The application of the high voltage VPP to the plate line PL serves to perform a store operation that converts the latched data of the latch circuit 40 into nonvolatile data. Such store operation is done by creating a hot-carrier-effect-based change in transistor characteristics with respect to either one of the paired NMOS transistors 27 and 28, whichever is selected by the data stored in the latch circuit 40. Either one of the NMOS transistor 27 and the NMOS transistor 28 whose source node is set at the LOW level will experience a hot-carrier effect while the other one does not experience a hot-carrier effect. The NMOS transistor having experienced this hot-carrier effect ends up having a larger threshold voltage than the NMOS transistor having experienced no hot-carrier effect.
In response to the HIGH state of the write-enable signal WE and the input data DIN that is “1”, a signal /W applied to the PMOS transistor 22 (see
The store-enable signal STE thereafter changes to HIGH, causing the plate line PL to be set to HIGH. In response, a voltage of 5.0 V between the high voltage VPP and the LOW level (0 V) is applied between the source node and drain node of the NMOS transistor 28 while the gate node of the NMOS transistor 28 is set to 1.8 V appearing at the node /C. The gate node of the NMOS transistor 27, on the other hand, is set to 0 V appearing at the node C. Placed in these voltage settings, the NMOS transistor 28 experiences a hot-carrier effect while the NMOS transistor 27 does not. Because of the hot-carrier effect, a threshold voltage Vt of the NMOS transistor 28 increases from an initial threshold voltage Vt to Vt+ΔVt as shown in
Turning back to
This trigger signal TRG is shown in
With the signal WEO being HIGH, the EXOR gate 33 shown in
In response to the power-on, the power supply voltage VDD used in the nonvolatile semiconductor memory device 10 (such as the memory cell unit 15 shown in
In the power-on mode, the store-enable signal STE is kept at LOW as shown in
The latch circuit 40 shown in
In the example of a store operation shown in
It should be noted that the node C is set to LOW in response to the input data “1” during the store operation whereas the node C is set to HIGH upon recalling this input data DIN “1” during the power-on operation. That is, the signal levels of the nodes C and /C are reversed between the store operation and the power-on operation. There is thus a need to provide a mechanism that inverts the output data at the time of power-on operation.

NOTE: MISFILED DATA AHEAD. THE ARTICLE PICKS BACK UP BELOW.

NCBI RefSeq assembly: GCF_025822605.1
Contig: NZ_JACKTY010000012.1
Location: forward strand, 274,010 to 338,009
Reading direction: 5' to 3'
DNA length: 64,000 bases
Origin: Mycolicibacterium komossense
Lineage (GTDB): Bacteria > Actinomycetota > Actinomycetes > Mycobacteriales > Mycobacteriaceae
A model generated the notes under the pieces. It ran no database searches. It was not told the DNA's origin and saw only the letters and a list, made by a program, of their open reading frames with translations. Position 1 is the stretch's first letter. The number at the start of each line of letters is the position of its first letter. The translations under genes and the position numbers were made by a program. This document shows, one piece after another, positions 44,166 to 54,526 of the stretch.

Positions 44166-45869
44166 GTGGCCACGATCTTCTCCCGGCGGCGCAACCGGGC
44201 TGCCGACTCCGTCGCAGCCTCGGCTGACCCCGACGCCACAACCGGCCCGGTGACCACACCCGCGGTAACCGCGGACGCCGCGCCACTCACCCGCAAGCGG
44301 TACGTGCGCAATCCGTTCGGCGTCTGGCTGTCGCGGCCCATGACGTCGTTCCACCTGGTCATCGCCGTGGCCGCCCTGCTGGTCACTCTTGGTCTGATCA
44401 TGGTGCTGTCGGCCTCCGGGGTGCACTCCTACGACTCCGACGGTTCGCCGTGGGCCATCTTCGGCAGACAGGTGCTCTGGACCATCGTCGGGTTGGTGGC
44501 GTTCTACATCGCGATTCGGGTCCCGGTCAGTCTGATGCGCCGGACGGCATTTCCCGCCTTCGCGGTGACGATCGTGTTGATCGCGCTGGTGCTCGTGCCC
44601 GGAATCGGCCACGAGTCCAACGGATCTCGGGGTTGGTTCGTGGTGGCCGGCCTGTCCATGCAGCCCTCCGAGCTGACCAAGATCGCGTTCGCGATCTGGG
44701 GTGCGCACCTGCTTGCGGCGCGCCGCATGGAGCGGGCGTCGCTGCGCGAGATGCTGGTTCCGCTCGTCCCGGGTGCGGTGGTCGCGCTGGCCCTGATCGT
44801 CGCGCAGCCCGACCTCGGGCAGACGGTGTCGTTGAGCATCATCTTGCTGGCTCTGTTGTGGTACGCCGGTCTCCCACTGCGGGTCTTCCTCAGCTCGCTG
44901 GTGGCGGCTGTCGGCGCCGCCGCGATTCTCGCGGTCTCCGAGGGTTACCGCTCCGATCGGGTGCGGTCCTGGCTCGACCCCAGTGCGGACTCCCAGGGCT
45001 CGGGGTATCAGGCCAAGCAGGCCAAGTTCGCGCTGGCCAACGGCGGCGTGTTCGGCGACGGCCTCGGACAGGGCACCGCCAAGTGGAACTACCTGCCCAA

The D-latch 41 and the EXOR gate 33 serve as such mechanism that takes care of the problem of data inversion. During the store operation, the write-enable signal WE is set to HIGH, so that the signal WEO output from the D-latch 41 is set to HIGH. In response, the EXOR gate 33 serves as an inverter to invert the logic level of the node C. During the power-on operation, on the other hand, the write-enable signal WE is set to LOW, so that the signal WEO output from the D-latch 41 is set to LOW. In response, the EXOR gate 33 serves as a transfer gate that simply passes the logic level of the node C to its output node without any change. In the example shown in
In this manner, the nonvolatile semiconductor memory device 10 is configured to allow the recalled data to be output automatically upon the power-on. That is, data stored as a change in the threshold voltages of the nonvolatile memory cell transistors is automatically recalled (sensed) by the latch circuit 40 upon the power-on for output to outside the nonvolatile semiconductor memory device 10. Here, automatic recalling means that the stored data is output without a read command or the like applied to the nonvolatile semiconductor memory device 10 from an external device after the nonvolatile semiconductor memory device 10 is powered on.
In response to the HIGH state of the write-enable signal WE and the input data DIN that is “1”, the signal /W applied to the PMOS transistor 22 (see
In the test-write mode, the store-enable signal STE stays LOW, thereby causing the plate line PL to be set to LOW. With the plate line PL being LOW, the latch circuit 40 functions as a normal latch without creating any change to the threshold voltages of the NMOS transistors 27 and 28.
The trigger signal TRG shown in
The test-write operation as described above may be used to check whether the input buffer 12, the latch circuit 40, and the output buffer 14 operate in the manner in which they are supposed to operate, without any error or malfunction. During such test-write operation, each latch circuit 40 may or may not have a nonvolatile data bit stored therein. In other words, the presence/absence of nonvolatile data is irrelevant to the test-write operation.
The NAND gate 51 receives at one input node thereof the write-enable signal WE, and receives at the other input node thereof a delayed write-enable signal WE that is made by delaying the write-enable signal WE through the delay circuit 50. The output of the NAND gate 51 is inverted by the inverter 52 for provision as the trigger signal TRG to the D-latch 41 shown in
The NOR gate 53 receives at one input node thereof the output of the NAND gate 51, and receives at the other input node thereof the test-enable signal TE. When at least one of the output of the NAND gate 51 and the test-enable signal TE is HIGH, the output of the NOR gate 53 is set to LOW. This output of the NOR gate 53 is supplied as the store-enable signal STE to the level shifter 42 and the plate line drive circuit 43 via the inverter 44 as shown in